Airbus outlines Brexit no-deal risk assessment

Published:  08 August, 2018

Airbus has outlined its risk assessment to its business arising from the UK exiting the European Union without a withdrawal agreement.

It states that the UK exiting the EU next year without a deal – therefore leaving both the single market and customs union immediately and without any agreed transition – would lead to severe disruption and interruption of UK production. Airbus says that this scenario would force the company to reconsider its investments in the UK, and its long-term footprint in the country, severely undermining UK efforts to keep a competitive and innovative aerospace industry, developing high value jobs and competences.

On the future trade relationship between the UK and EU, the Memorandum makes clear that while an orderly Brexit with a withdrawal agreement is preferable to a no-deal scenario, the current planned transition (which ends in December 2020) is too short for the EU and UK Governments to agree the outstanding issues, and too short for Airbus to implement the required changes with its extensive supply chain. In this scenario, Airbus would carefully monitor any new investments in the UK and refrain from extending the UK suppliers/partners base.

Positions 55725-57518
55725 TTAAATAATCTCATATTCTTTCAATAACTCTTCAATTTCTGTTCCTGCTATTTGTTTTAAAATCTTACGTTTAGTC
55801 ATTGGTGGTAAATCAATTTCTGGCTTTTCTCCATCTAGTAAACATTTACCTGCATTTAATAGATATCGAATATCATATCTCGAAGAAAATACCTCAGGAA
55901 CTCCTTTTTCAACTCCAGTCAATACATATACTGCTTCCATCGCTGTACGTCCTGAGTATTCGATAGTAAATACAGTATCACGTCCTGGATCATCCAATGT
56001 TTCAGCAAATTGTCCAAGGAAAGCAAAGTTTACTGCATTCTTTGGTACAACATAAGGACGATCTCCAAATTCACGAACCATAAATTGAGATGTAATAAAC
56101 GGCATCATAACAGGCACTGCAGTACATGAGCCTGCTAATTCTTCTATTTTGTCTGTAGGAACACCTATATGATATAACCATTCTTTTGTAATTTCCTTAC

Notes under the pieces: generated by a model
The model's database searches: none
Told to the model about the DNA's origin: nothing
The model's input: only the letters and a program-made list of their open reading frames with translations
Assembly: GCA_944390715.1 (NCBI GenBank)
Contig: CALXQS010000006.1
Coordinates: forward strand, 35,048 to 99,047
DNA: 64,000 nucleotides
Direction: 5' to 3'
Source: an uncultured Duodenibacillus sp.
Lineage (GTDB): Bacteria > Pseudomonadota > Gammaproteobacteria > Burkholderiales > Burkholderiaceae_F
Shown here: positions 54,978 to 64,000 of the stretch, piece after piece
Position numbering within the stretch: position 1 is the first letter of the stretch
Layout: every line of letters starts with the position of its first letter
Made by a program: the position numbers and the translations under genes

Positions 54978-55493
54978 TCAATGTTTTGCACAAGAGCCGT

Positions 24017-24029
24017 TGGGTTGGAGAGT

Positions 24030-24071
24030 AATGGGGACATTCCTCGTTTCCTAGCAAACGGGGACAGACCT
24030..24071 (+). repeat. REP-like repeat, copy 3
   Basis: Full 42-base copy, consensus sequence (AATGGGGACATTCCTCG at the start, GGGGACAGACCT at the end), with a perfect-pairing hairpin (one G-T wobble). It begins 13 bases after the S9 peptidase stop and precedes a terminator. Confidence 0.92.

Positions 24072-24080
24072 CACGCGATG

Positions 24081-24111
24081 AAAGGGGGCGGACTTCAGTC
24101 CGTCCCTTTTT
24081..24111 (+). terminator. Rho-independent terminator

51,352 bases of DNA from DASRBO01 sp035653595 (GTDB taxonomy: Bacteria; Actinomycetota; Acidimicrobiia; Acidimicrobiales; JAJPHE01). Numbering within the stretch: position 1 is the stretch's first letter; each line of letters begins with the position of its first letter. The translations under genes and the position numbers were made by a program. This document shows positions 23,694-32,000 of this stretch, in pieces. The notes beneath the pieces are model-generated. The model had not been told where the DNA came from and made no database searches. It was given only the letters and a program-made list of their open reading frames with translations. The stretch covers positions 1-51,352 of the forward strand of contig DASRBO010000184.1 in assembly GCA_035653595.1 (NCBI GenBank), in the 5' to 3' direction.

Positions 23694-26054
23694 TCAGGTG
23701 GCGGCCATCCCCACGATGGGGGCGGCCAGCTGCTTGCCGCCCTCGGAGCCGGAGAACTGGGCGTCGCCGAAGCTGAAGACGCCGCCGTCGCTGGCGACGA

Tom Williams, chief operating officer of Airbus Commercial Aircraft, commented: “In any scenario, Brexit has severe negative consequences for the UK aerospace industry and Airbus in particular. Therefore, immediate mitigation measures would need to be accelerated. While Airbus understands that the political process must go on, as a responsible business we require immediate details on the pragmatic steps that should be taken to operate competitively. Without these, Airbus believes that the impacts on our UK operations could be significant. We have sought to highlight our concerns over the past 12 months, without success. Far from Project Fear, this is a dawning reality for Airbus. Put simply, a No Deal scenario directly threatens Airbus’ future in the UK.”

The Guardian Newspaper reported that John Longworth, the co-chair of Leave Means Leave campaign, was accusing Airbus of running a scare story and reheating ‘Project Fear’. He argued that tariffs on aeronautical products were zero, and as a consequence nothing would change as a result of the UK leaving the customs union. However Airbus’ risk assessment analysis, highlighted that the main concerns are over movement of employees between the UK and the EU, logjams in the supply chain and aircraft regulations.

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